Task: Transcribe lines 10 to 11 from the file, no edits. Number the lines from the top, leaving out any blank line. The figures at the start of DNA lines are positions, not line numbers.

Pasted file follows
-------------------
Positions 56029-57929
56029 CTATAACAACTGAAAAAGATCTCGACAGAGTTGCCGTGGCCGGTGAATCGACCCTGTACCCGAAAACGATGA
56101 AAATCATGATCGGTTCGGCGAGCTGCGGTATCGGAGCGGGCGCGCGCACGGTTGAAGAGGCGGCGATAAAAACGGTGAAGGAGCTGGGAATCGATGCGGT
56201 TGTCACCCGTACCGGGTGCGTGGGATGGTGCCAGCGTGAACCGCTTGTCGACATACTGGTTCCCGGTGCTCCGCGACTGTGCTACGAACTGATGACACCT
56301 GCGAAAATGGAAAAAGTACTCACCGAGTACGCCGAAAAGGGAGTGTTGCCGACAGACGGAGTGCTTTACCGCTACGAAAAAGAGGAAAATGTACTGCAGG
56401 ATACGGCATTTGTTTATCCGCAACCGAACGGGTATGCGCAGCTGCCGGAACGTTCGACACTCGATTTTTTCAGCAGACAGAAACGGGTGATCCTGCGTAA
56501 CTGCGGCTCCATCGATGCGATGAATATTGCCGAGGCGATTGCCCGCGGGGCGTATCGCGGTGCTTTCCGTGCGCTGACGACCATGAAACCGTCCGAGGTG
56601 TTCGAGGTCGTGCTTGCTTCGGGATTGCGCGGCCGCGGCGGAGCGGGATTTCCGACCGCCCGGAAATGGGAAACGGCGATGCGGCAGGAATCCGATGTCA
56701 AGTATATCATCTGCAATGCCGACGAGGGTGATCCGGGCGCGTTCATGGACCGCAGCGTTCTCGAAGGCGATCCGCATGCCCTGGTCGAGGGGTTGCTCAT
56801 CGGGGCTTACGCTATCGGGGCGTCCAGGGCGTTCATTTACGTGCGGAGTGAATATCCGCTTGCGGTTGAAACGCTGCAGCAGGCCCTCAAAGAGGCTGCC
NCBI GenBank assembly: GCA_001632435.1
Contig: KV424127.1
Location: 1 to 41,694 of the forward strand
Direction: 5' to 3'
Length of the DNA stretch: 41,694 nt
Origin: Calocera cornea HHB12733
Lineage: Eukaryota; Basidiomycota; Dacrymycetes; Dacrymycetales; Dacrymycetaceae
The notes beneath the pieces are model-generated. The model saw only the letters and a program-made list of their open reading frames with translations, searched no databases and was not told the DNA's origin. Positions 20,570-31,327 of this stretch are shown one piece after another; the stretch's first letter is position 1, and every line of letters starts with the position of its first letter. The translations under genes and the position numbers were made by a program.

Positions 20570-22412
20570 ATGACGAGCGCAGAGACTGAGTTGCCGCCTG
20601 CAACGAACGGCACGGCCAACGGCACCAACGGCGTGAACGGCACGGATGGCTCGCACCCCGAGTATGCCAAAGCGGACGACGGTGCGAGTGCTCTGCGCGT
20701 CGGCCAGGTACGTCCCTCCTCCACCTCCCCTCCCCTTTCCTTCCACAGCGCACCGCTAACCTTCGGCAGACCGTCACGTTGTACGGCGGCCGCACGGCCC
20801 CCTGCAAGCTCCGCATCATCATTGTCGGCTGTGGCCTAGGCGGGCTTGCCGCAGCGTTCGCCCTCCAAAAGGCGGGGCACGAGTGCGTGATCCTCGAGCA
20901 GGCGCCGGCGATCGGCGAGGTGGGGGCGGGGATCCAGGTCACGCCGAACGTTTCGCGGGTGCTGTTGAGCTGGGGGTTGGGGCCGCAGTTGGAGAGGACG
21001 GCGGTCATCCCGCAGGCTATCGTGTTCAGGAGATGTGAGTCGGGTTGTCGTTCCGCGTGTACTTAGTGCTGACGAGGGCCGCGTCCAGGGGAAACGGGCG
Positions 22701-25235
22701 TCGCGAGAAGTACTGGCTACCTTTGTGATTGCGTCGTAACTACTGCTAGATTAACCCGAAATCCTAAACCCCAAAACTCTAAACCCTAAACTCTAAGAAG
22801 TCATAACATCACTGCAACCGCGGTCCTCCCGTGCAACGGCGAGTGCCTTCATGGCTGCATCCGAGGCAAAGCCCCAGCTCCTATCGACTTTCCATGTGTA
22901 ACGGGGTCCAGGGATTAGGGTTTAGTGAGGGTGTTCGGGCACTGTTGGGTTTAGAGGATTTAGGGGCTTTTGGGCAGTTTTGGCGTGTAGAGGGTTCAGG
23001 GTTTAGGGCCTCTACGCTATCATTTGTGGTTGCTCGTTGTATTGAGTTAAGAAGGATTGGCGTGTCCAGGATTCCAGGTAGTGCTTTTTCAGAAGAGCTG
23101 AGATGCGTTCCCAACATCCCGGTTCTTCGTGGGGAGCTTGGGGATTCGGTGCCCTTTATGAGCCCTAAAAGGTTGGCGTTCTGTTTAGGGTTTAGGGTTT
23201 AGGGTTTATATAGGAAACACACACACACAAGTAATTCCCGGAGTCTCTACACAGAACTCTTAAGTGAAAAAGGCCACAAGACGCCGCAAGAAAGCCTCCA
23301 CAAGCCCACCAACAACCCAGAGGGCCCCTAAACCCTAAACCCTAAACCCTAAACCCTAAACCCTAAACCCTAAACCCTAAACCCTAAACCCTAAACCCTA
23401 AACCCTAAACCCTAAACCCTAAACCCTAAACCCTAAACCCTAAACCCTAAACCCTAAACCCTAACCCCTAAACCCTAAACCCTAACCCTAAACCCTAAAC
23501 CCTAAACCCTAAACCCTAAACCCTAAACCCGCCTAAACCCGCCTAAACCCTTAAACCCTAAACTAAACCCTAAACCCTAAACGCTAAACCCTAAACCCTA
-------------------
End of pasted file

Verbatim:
56801 CGGGGCTTACGCTATCGGGGCGTCCAGGGCGTTCATTTACGTGCGGAGTGAATATCCGCTTGCGGTTGAAACGCTGCAGCAGGCCCTCAAAGAGGCTGCC
NCBI GenBank assembly: GCA_001632435.1